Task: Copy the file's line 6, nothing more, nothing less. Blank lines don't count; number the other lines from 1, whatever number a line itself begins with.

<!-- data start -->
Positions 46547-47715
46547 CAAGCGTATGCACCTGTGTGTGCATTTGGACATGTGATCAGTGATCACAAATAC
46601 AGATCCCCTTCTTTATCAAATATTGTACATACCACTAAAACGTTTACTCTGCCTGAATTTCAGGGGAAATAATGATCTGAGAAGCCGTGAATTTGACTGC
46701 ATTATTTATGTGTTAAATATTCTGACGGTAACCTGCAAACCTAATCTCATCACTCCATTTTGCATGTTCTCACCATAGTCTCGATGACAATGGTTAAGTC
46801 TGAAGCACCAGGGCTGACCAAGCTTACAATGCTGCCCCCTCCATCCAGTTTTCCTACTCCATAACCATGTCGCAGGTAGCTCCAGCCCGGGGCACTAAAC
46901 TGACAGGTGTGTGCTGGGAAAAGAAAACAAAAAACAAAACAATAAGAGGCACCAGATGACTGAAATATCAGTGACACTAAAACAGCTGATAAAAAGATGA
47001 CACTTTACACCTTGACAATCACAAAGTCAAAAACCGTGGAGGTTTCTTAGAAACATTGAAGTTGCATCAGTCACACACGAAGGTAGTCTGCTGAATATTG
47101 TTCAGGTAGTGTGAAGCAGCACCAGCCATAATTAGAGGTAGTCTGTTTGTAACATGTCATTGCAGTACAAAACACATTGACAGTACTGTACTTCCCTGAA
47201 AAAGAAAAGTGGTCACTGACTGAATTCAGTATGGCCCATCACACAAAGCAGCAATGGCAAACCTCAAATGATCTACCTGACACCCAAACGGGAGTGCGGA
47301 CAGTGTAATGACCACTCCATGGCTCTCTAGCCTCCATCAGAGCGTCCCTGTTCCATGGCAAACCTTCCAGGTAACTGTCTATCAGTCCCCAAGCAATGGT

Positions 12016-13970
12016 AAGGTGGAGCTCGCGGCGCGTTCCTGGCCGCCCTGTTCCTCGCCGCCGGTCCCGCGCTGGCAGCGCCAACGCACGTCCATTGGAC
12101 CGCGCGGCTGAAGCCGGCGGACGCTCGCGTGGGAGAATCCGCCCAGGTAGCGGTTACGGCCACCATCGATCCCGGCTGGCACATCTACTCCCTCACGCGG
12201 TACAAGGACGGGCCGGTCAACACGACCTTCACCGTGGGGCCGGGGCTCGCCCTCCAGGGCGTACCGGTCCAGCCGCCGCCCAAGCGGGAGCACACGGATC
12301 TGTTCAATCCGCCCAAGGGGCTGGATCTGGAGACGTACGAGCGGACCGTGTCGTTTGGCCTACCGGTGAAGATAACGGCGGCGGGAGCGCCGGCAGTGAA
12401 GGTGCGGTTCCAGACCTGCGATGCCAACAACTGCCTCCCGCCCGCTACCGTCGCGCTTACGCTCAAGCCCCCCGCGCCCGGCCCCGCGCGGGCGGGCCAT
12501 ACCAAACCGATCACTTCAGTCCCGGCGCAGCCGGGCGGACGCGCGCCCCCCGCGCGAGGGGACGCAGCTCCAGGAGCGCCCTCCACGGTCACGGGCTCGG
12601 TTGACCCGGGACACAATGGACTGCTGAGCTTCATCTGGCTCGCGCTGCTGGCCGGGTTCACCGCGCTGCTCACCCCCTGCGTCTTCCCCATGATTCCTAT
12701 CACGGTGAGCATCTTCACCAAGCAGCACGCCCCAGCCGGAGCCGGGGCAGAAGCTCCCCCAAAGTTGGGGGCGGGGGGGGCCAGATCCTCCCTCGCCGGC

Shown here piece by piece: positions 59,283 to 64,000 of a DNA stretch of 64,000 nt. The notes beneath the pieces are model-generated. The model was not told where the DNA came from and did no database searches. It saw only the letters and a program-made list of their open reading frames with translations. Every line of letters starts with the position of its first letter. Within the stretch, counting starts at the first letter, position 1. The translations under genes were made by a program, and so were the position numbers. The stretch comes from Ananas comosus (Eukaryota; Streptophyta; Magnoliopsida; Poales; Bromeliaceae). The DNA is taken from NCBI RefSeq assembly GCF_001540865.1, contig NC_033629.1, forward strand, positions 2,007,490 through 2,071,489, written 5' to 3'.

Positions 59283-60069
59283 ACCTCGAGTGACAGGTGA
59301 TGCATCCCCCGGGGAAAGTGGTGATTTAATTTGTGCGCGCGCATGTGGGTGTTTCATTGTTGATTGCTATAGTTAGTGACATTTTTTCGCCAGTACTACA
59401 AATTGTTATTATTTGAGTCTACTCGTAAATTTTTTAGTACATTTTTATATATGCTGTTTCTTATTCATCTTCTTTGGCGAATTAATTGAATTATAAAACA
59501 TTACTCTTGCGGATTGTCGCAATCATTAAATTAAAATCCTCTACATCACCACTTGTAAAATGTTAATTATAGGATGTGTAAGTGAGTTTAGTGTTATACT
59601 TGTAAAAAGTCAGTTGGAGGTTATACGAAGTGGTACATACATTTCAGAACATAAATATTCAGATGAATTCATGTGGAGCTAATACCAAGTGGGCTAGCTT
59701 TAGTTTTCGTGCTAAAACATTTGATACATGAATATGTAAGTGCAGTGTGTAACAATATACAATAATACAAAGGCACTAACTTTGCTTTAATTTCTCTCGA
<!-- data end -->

46901 TGACAGGTGTGTGCTGGGAAAAGAAAACAAAAAACAAAACAATAAGAGGCACCAGATGACTGAAATATCAGTGACACTAAAACAGCTGATAAAAAGATGA